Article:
Life story

Charlie Munger Life Story – New Trader U

Charlie worked with Warren in Buffet’s grandfather’s grocery store in Omaha, Nebraska. Munger earned $2 for ten hours of work in the 1930s before he went off to college.

Munger left the University of Michigan to become an army meteorologist during World War II. After the war, he graduated from Harvard Law School.

Charlie Munger sad story

“I had no intention of becoming rich. I wanted to go independent, I just overshot!” –Charlie Munger

In 1949, Charlie Munger was 25 years old. He was hired at the law firm Wright & Garrett for $3,300 a year, or $40,528 in inflation-adjusted dollars as of 2022. He had $1,500 in savings, or $18,422 now.

A few years later, in 1953, Charlie was 29 when he and his wife divorced. He had been married since he was 21. Charlie lost everything in the divorce, with his wife keeping the family home in South Pasadena. Munger moved into horrible conditions at the University Club and drove a terrible yellow Pontiac, which his kids said had a horrible paint job. According to the biography written by Janet Lowe, Molly Munger asked her father, “Dad, this car is just awful, a mess. Why are you driving it? The broke Munger replied: “To discourage gold diggers.”

Shortly after the divorce, Charlie learned that his son, Teddy, had leukemia. At that time, there was no health insurance, you paid for everything out of pocket and the mortality rate was close to 100% because the doctors could not do anything. Rick Guerin, Charlie’s friend, said Munger would go to the hospital, hold his young son in his arms, and then walk the streets of Pasadena crying.

A year after the diagnosis, in 1955, Teddy Munger died. Charlie was 31, divorced, broke, and was burying his 9-year-old son. Later in life, he faced a horrific operation that left him blind in one eye with such terrible pain that he ended up having his eye removed.

He met Buffett again at a dinner party in 1959 and began a 60-year friendship and later a business partnership.

In 1962, Munger founded and worked as a real estate attorney with Munger, Tolles & Olson LLP. Later, he gave up practicing law to focus on investment management. He also partnered with Otis Booth and got into real estate development.

Charlie Munger ran his own investment partnership from 1962 to 1975. Munger’s investment partnership generated compound annual returns of +19.8% from 1962 to 1975 against an annual rate of return of +5.0% for the Dow Jones Industrial Average over the same period.[3]

At 31, Charlie Munger was divorced, broke, and was burying his 9-year-old son, who died of cancer. By the age of 69, he had become one of the 400 richest people in the world, had been married to his second wife for over 35 years, had eight wonderful children, countless grandchildren and had become the one of the most respected thinkers. in history. He finally realized his dream of having lots of money, a house full of books and a big family. But that doesn’t mean he hasn’t faced incredible challenges and tragedies. [1]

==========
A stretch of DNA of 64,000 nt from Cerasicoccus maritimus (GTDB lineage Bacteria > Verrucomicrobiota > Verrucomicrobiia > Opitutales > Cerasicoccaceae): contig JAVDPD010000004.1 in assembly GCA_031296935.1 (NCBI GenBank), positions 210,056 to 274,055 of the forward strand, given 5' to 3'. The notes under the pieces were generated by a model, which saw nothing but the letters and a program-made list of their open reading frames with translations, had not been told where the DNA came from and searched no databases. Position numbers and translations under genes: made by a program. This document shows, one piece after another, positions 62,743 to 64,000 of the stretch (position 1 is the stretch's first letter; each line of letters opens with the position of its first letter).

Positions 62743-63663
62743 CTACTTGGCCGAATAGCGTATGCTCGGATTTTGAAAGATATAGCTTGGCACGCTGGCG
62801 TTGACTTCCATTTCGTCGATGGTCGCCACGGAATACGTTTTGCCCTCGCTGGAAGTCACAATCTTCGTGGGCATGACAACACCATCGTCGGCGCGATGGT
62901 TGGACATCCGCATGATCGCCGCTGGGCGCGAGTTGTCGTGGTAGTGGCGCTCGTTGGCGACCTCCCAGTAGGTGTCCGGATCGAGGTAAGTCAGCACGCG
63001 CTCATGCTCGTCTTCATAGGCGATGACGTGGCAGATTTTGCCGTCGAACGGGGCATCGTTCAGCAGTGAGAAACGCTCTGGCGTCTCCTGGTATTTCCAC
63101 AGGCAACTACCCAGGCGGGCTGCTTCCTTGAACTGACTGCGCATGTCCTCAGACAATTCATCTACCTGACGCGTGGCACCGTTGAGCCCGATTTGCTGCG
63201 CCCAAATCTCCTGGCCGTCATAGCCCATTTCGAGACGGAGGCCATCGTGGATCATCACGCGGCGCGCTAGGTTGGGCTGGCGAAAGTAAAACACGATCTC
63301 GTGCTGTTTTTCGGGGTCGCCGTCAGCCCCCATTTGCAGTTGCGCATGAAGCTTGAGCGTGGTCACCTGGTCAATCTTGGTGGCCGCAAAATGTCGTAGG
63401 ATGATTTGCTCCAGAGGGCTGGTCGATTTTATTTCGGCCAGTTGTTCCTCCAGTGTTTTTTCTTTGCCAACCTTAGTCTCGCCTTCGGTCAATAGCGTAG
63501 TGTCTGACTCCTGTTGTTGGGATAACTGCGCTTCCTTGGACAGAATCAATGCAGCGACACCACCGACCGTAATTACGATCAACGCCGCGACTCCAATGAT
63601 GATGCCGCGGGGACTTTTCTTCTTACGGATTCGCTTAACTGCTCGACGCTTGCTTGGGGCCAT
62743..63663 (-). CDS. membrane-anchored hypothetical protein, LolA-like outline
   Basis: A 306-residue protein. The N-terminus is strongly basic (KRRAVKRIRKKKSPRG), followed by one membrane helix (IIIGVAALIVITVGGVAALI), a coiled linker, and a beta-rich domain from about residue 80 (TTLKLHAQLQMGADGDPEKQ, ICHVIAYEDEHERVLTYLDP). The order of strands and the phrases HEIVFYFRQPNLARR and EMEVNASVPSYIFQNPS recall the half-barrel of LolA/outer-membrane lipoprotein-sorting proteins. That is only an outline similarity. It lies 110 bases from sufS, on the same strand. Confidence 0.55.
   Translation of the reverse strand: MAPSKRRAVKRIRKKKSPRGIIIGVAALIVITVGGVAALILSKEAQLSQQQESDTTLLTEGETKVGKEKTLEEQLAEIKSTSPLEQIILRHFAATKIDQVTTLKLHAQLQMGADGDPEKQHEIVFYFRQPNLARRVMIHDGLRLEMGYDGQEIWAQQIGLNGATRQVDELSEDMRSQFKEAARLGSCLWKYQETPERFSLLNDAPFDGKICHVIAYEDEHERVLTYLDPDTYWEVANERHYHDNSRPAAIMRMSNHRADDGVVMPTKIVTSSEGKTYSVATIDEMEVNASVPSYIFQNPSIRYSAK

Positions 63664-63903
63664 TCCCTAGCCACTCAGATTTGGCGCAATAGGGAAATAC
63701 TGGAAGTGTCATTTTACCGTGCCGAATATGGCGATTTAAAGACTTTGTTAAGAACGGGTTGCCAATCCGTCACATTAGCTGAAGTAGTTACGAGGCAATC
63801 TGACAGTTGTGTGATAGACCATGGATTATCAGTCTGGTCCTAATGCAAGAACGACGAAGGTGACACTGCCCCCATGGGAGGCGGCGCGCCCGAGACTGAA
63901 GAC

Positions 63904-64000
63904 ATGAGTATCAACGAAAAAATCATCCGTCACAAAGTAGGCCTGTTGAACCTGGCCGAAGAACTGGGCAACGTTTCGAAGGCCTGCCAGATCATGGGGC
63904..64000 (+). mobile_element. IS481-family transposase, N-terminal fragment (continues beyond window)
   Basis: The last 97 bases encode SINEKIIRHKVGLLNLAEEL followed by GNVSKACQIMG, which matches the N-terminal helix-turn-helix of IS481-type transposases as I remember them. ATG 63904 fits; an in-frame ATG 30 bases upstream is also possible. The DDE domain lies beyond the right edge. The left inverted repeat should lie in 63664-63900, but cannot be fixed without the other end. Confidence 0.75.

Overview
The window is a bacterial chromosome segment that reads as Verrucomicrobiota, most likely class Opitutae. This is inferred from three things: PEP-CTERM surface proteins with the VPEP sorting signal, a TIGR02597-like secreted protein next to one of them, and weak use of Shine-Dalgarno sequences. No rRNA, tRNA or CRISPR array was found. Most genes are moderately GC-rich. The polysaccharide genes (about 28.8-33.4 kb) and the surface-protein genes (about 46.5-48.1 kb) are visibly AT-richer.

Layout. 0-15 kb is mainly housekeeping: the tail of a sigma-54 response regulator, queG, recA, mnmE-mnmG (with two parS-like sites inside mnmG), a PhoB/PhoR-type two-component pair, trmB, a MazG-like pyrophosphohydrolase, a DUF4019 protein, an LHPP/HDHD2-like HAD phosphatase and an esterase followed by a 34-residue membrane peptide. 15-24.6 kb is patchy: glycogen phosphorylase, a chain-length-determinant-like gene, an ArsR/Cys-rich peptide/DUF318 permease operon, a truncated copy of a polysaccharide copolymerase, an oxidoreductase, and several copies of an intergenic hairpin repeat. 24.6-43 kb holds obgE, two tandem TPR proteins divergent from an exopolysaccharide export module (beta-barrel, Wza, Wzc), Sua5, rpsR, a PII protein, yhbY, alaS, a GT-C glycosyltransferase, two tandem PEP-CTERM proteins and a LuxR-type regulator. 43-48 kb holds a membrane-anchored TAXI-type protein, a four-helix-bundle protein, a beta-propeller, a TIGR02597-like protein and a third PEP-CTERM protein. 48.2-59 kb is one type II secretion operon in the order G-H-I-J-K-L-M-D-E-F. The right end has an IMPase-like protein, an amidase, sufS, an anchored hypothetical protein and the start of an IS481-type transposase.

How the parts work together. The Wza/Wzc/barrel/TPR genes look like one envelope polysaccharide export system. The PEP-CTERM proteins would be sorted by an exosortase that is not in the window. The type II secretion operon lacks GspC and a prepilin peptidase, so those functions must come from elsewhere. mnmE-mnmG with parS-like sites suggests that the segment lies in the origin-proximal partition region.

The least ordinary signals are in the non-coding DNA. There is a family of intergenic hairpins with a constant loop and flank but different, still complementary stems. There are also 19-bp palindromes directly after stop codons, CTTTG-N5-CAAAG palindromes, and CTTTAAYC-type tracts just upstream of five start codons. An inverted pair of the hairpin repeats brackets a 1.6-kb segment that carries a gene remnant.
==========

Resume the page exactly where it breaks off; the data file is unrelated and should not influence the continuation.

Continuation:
Charlie Munger Philosophy

Charlie Munger believes that by using a wide range of different mental models from different disciplines, such as psychology, history, math, physics, philosophy, biology, etc., a person can use the output that overlaps of aggregation to create results greater than the sum of its parts. He refers to his model as worldly wisdom.[2]

What can we learn from Charlie Munger?

Pursue your interests and where your work energy lies. Play to your strengths in the world.

Go to bed every night a little wiser than you were when you woke up that morning. Never stop learning.

Find your own path in life.

Reserve about 20% of your time each day to expand your knowledge base and develop your expertise.

Model success, study what makes something successful and copy the principles.

Old fashioned simple values ​​still work.

  • Family first.
  • Hard work.
  • Integrity and honesty.
  • Good communication.
  • Positive attitude.

Fill your mind with good ideas, not bad ones. Focus on what works and avoid negativity.

You must constantly evolve and grow to keep pace with the world.

Always think like a business owner in every role you have.

Always have fun, no matter what you do.

Nick, CC BY 2.0 via Wikimedia Commons

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